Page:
Research Handbook on Child Migration
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Research Handbook on Child Migration

Edited by Jacqueline Bhabha, Jyothi Kanics and Daniel Senovilla Hernández

The scope and complexity of child migration have only recently emerged as a critical factors in global migration. This volume assembles for the first time a richly interdisciplinary body of work, drawing on contributions from renowned scholars, eminent practitioners and prominent civil society advocates from across the globe and from a wide range of different mobility contexts. Their invaluable pedagogical tools and research documents demonstrate the urgency and breadth of this important new aspect of international human mobility in our global age.
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Chapter 28: Undocumented Central American children in the United States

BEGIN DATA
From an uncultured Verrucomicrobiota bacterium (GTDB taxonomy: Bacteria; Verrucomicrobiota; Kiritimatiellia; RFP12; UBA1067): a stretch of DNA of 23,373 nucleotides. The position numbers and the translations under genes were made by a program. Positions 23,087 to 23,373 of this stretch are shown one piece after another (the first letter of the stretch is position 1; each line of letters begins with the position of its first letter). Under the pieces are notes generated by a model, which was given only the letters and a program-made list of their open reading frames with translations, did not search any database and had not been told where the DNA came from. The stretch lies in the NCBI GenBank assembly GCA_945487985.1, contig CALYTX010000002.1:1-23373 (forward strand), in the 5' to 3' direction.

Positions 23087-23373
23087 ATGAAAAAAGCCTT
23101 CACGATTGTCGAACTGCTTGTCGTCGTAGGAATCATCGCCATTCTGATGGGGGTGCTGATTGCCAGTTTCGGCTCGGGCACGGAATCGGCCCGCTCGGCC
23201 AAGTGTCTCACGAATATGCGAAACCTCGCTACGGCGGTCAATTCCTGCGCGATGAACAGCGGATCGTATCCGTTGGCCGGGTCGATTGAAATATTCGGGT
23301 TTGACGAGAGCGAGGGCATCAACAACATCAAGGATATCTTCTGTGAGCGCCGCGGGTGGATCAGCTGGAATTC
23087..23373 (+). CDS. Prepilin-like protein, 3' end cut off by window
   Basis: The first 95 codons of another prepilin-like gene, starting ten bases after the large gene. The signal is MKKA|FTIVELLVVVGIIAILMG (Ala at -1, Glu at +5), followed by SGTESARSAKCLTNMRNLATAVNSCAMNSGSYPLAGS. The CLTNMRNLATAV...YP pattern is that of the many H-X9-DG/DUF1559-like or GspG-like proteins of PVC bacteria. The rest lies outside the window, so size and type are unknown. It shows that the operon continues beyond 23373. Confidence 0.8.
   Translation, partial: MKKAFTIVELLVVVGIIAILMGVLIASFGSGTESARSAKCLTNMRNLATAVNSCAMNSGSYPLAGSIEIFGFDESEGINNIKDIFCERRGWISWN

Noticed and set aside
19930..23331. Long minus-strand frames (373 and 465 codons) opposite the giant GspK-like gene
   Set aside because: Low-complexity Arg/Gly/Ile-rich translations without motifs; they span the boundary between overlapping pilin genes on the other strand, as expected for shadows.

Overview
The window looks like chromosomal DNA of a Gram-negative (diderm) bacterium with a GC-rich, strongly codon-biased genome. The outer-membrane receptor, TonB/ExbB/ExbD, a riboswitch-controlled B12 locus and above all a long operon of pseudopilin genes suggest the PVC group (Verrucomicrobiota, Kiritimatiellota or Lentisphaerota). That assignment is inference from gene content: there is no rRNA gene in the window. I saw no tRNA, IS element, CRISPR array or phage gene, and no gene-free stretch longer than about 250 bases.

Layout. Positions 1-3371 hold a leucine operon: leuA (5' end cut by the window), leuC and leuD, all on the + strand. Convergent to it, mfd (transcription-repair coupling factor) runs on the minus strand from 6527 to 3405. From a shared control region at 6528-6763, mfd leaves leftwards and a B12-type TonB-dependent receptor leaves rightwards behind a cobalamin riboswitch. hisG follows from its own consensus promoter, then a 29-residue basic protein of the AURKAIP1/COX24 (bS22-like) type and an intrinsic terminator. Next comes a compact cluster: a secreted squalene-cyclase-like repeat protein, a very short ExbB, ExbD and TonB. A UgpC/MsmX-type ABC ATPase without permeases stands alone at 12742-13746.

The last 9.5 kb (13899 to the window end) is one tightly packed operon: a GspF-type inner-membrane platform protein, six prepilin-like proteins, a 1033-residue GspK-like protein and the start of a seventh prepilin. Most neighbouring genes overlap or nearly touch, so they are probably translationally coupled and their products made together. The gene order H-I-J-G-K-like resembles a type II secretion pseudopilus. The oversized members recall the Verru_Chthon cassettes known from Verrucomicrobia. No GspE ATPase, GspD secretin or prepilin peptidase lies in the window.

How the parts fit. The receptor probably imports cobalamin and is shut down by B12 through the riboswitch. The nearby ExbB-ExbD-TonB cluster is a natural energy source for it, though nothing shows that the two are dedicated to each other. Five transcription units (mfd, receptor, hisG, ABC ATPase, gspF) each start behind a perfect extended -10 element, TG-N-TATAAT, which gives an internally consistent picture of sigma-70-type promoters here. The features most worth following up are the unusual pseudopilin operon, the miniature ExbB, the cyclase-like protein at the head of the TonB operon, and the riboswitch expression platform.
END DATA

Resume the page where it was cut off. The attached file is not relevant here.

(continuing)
Susan J. Terrio

Abstract

This chapter examines the evolving legal apparatus and increased emphasis on enforcement that make the lives of undocumented Central American children in the U.S. both tenuous and unpredictable. Some children were brought to the U.S. unlawfully by parents while others came alone or with smugglers to reunite with family who migrated for work. If apprehended by immigration authorities, they are placed in deportation proceedings and detained until their release to sponsors or removal from the U.S. Others may live in the shadows for years, equating long-term residence with legal status until they apply for a driver’s license or a social security number. Some follow deported family members to countries they left as children or remain in the U.S without their parents.

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